SDG 8 Decent work and economic growth

SDG 8 – “Promote sustained, inclusive and sustainable economic growth, full and productive employment and decent work for all” – has 10 general targets and 2 means of implementation targets.1 There are 17 indicators.

Some of these targets are more relevant for Cambodia than others. For example, Cambodia has already achieved the minimum 7% gross domestic product growth per annum set for least developed countries (target 8.1) – growth was 7.3% in 2018.2

The specific indicator for this target is actually for an annual GDP growth rate per capita, but even here Cambodia ranks comparatively well. Its 2017 growth per capita was 5.5%. This compares to an average of 2.5% for least developed countries and an average 3.9% for lower middle income countries.3

Targets around technology and innovation (8.2 and 8.3) present more of a challenge. In the Global Innovation Index for 2018, for example, Cambodia ranked comparatively poorly, at 98th out of 126 countries.4

Parts of some targets are already included in the Cambodian Constitution and Cambodian laws. For example:

  • Article 36 of the Constitution which includes the sentence “Khmer citizens of either sex shall receive equal pay for equal work”5 is directly comparable with the second part of target 8.5.
  • The Labor Law sets a minimum age for paid employment at 15 years and outlaws forced labor,6 applicable to target 8.7
  • The Law on Suppression of Human Trafficking and Sexual Exploitation prohibits human trafficking,7 applicable to target 8.7.

The coverage of a target in the Constitution or a law does not automatically mean that the target has already been achieved in practice, of course.

Transition from the MDG targets to SDG 8 in Cambodia

None of the Cambodian Millenium Development Goals that applied until 2015 directly targeted economic growth. Economic growth would result, however, from targeted reductions in poverty and improvements in education, health and so on. MDG 8 – Develop a global partnership for development – would also have resulted in stronger economies, but Cambodia set no targets for this.8

The CMDGs most closely matching SDG 8 targets were:

  • CMDG 2 Achieve universal primary education (comparable with SDG 8.6).
  • CMDG 3 Promote gender equity and empower women. Within this goal were targets for greater paid female employment in all sectors (comparable with SDG 8.5) and ending gender-based violence (comparable with SDG 8.7). Progress was made but the 2015 targets were not reached.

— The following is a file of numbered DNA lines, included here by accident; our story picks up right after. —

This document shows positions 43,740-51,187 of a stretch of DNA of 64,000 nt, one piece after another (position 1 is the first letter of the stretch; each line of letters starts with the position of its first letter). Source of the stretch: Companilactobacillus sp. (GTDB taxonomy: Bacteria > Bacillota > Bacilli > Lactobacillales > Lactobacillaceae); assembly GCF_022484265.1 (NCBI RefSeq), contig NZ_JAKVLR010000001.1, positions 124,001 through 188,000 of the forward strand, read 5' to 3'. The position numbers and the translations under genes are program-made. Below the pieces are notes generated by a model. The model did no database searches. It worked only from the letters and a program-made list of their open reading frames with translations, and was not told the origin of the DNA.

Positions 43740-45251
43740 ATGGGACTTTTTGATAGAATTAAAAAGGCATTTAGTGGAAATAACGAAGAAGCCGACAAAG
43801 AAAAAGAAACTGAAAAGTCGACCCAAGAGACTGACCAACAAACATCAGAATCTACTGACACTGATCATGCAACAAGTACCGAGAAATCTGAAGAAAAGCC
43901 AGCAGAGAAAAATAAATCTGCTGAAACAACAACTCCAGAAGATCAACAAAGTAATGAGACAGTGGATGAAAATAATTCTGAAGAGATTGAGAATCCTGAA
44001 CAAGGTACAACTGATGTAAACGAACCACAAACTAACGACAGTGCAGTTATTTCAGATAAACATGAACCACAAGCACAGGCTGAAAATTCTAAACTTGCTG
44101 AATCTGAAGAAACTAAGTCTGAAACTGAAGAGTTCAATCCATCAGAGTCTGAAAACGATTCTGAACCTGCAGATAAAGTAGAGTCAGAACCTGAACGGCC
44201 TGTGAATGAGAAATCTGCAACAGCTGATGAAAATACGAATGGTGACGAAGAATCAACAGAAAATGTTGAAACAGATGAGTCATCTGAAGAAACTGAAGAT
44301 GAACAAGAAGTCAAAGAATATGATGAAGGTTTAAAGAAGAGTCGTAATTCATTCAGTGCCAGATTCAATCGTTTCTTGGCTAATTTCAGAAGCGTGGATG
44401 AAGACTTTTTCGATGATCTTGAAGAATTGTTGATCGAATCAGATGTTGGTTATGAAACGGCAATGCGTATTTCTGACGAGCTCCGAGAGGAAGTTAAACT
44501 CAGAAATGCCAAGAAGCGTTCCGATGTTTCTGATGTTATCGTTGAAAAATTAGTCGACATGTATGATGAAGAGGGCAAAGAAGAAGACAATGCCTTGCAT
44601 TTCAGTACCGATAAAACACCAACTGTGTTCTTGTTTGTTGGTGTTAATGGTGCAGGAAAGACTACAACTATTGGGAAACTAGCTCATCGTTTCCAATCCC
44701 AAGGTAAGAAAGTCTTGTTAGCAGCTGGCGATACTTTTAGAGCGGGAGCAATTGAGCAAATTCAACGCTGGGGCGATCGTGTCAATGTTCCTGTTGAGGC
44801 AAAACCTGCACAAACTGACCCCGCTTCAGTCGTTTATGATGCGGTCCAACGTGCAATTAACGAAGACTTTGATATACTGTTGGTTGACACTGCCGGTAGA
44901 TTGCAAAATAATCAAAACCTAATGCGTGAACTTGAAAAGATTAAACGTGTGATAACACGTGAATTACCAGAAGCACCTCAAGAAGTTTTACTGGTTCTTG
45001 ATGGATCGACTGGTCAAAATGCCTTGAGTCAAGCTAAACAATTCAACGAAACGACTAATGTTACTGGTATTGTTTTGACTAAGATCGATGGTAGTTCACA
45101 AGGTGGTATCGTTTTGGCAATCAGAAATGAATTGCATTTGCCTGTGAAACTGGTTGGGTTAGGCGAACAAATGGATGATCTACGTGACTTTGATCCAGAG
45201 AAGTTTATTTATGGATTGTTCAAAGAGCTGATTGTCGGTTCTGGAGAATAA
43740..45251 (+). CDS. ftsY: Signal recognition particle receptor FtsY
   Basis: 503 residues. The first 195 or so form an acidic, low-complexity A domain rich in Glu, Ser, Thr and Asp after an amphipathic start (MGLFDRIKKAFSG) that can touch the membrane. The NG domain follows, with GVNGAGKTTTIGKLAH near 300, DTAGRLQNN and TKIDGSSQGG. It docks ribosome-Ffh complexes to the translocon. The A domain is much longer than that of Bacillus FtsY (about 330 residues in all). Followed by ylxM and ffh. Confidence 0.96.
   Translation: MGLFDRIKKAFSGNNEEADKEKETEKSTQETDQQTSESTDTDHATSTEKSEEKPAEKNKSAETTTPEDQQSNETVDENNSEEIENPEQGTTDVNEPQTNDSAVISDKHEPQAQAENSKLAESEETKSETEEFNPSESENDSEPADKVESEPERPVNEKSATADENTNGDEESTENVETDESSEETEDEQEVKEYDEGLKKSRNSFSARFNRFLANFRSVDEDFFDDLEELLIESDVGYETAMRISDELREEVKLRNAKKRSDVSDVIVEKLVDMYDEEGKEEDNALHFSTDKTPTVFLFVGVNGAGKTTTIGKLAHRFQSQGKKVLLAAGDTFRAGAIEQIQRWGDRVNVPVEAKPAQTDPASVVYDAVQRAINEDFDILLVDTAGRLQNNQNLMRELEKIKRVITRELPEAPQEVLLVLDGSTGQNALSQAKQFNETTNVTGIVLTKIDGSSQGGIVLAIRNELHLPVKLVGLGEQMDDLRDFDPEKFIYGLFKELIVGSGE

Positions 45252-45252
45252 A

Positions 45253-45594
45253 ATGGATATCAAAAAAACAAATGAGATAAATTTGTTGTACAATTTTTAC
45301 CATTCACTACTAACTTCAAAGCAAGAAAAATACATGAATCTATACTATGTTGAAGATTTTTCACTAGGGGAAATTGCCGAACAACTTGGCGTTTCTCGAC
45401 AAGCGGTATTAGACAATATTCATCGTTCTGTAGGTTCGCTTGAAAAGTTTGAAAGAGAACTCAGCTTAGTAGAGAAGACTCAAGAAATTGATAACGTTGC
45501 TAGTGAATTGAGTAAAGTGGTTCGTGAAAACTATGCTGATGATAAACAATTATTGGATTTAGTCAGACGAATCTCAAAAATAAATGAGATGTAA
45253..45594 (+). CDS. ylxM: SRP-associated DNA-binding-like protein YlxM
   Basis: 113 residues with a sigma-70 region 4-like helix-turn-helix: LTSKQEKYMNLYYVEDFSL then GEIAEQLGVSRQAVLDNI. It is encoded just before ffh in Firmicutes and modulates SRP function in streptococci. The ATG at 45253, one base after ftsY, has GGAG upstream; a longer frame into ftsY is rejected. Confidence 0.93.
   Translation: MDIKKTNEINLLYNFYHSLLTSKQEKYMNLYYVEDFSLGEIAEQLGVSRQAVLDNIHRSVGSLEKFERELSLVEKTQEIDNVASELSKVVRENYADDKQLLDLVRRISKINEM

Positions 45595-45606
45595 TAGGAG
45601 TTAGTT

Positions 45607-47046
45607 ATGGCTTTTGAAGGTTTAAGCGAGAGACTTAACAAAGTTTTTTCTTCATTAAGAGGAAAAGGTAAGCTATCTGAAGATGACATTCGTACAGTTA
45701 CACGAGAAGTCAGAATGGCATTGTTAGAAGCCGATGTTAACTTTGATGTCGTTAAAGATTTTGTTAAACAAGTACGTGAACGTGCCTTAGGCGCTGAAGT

CMDG (3b) Performance9

CMDG (3b) Empower women in wage employment

No.

Indicators

 

Achievements

Unit

2000

2005

2010

2015 actual

2015 target

5

Women in wage employment – all sectors

%

42.2

50

6

Proportion of women in wage employment – agricultural sector

%

35.0 (1998)

52.2

53.0

45.7 (2013)

50

7

Proportion of women in wage employment – industrial sector

%

44

(1998)

53.3

45.4

50

8

Proportion of women in wage employment – service sector

%

21.0 (1998)

27.0

27.4

32.0 (2013)

50

17

Number of GBV protection orders issued

No.

No data was provided for the indicator/target of ending gender-based violence. A framework for dealing with this problem was developed, however, with, for example:

  • the Law on Prevention of Domestic Violence and the Protection of Victims (2005)
  • the Law on Suppression of Human Trafficking and Sexual Exploitation (2008)
  • the National Action Plan to Prevent Violence Against Women 2014–2018.

The government’s 2018 document setting out the CSDGs notes that “Combatting GBV is a specific challenge, and the early identification of reliable data is an absolute priority.”10

Localization of SDG 8 in Cambodia

Cambodia’s SDGs (CSDGs) were made public in November 2018. While the global framework of SDG 8 has 12 targets and 17 indicators, CSDG 8 has 5 targets and 12 indicators (see table below).

The global targets that were left out of the CSDGs are:

8.4 – Improve global resource efficiency in consumption and production and endeavour to decouple economic growth from environmental degradation

8.5 – Full and productive employment and decent work for all women and men, including for young people and persons with disabilities, and equal pay for work of equal value

8.6 – Substantially reduce the proportion of youth not in employment, education or training

8.7 – Take immediate and effective measures to eradicate forced labour, modern slavery, human trafficking and child labour

8.8 – Protect labour rights and promote safe and secure working environments for all

8.10 – Strengthen the capacity of domestic financial institutions to encourage and expand access to banking, insurance and financial services for all.

The table shows the targets and indicators the Government has selected for CSDG 8. These are largely concerned with supporting economic, business and trade growth.

Targets and indicators for CSDG 811

Targets

Indicators

2019

2020

2025

2030

8.1 Increase economic growth per capita (7% at least of GDP in least developed countries)

8.1.1 Annual growth rate of real GDP per capita (%)1

7

7

7

7

8.2 More economic productivity, technology and innovation

8.2.2 Growth rate of online company registration, trade mark registration and issuing certificate of origin